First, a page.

Glimpse Into the Olympic Games

The Olympics kick off Friday in PyeongChang, and my life has been tied to the Olympics since the beginning, particularly the Winter Games. I was born during the 1984 Winter Olympics held in Sarajevo, Yugoslavia. On the night I was born, Bill Johnson became the first American man to win an Olympic gold medal in alpine skiing when he won the downhill. He was the first racer (male or female) from outside the Alps to win an Olympic downhill.

My parents have told me this story since childhood, and as a kid, my favorite Olympic sport was alpine skiing. I practically lived on our local ski hill throughout the winter and raced throughout high school. When the Winter Olympics came around every four years, I was captivated seeing the world’s best skiers. In 1998, I remember watching Jonny Mosley win Gold for the USA in Men’s Freestyle Skiing, moguls.  He nailed a trick that no one else was doing at the time -- a 360 mute grab.  After seeing that, my friends and I spent the rest of the ski season perfecting our own version of that trick and during the summers we’d even practice variations of it on the trampoline. 

When I was 16, I didn’t even own a road bike. It’s a little crazy to think I ended up being an Olympian at the Summer Games on the road.


I got the call saying I was selected to represent the USA at the 2016 Rio Games when I was in the French Alps (Morzine). We were dealing with some suboptimal weather at a pre-Tour de France altitude training camp.  I was doing my best to stay composed and wait for the news. I was on the trainer in the chalet basement when I got the message that I was in and would be an Olympian.  I envisioned this moment so many times, but the excitement and accomplishment that I felt completely surpassed everything I anticipated.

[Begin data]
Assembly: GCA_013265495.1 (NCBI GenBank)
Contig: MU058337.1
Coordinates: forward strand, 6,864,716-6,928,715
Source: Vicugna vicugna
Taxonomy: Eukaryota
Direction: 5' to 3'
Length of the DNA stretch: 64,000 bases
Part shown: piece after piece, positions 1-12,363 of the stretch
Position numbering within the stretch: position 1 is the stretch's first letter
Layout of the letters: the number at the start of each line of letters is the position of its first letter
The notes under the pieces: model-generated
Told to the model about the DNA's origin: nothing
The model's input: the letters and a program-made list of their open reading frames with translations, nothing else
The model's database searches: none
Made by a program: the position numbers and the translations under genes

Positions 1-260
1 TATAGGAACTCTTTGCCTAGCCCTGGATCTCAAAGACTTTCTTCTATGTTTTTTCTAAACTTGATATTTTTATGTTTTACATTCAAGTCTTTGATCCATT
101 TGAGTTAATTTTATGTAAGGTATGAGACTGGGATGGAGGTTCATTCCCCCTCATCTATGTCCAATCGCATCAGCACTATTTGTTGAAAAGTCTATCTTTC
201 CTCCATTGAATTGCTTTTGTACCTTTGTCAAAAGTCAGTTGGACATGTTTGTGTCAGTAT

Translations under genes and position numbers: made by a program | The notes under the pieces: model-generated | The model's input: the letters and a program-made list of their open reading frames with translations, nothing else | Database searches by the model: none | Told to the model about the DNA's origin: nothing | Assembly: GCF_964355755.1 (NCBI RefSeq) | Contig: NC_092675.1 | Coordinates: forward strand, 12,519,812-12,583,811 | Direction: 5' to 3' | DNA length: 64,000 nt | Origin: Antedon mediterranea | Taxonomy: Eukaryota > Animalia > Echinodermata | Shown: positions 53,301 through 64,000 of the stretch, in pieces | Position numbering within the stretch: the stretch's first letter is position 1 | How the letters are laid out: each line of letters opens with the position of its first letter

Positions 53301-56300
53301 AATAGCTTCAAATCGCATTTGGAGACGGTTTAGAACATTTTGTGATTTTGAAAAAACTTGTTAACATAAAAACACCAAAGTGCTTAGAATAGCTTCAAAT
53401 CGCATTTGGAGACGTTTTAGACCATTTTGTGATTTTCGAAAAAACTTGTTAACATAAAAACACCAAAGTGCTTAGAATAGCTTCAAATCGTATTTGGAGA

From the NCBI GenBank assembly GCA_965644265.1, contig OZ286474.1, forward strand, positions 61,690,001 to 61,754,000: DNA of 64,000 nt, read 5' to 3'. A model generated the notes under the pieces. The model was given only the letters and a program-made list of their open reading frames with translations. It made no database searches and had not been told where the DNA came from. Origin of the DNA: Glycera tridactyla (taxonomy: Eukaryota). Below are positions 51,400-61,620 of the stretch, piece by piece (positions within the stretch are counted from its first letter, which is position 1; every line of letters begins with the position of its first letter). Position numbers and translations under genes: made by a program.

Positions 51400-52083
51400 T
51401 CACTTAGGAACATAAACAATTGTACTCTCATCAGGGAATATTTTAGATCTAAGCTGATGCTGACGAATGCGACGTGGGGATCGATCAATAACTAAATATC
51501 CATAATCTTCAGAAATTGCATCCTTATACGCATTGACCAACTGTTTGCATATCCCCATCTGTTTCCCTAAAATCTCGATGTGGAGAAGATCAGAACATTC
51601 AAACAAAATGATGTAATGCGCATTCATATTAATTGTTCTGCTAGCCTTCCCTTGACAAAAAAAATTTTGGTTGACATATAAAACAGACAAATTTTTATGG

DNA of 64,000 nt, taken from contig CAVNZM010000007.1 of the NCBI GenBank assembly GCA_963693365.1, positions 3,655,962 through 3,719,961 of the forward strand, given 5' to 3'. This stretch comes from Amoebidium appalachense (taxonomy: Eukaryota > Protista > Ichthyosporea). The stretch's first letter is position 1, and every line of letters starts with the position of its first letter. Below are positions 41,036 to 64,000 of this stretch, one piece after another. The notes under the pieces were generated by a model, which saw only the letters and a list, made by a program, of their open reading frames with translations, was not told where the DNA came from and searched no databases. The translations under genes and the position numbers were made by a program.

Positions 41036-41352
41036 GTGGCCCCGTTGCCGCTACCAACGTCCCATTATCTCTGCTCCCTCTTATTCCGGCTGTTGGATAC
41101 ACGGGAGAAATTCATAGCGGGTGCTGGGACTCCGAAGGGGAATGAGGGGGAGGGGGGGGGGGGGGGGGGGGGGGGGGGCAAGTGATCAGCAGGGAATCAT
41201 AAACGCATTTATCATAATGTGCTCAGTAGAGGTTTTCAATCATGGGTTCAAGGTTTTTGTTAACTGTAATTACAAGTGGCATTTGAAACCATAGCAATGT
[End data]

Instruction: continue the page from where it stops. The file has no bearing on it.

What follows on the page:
I’m sure the Olympic Village is different between the Summer and Winter Games (it was really hot in Rio when we arrived!), but I think the atmosphere and solidarity within Team USA are the same.

The Village is a bit like college dorm life with the main difference being that some of the most talented, accomplished and interesting people I’ve ever met where all there.  Everyone was excited, happy, and clearly proud to represent the USA. 

The nation’s best athletes were all living and eating together. It was obviously a competitive environment and not the norm for any of us. At the Summer Games, there were pro basketball players, high-profile swimmers, etc. The equalizer –regardless if you were from a niche sport or a super famous athlete-was that we were all on the same team. We were there for the same reason, and you could definitely feel the bond and connection between all the athletes.

That’s what makes the Olympics so special. You couldn’t simulate that camaraderie in any other environment but the Olympics.

And I might still be that teenager who gets pretty excited to watch the alpine skiing events. Go Team USA!